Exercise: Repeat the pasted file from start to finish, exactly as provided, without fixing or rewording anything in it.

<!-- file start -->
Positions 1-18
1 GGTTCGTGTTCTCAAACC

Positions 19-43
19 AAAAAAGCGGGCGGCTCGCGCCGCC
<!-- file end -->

Positions 1-18
1 GGTTCGTGTTCTCAAACC

Positions 19-43
19 AAAAAAGCGGGCGGCTCGCGCCGCC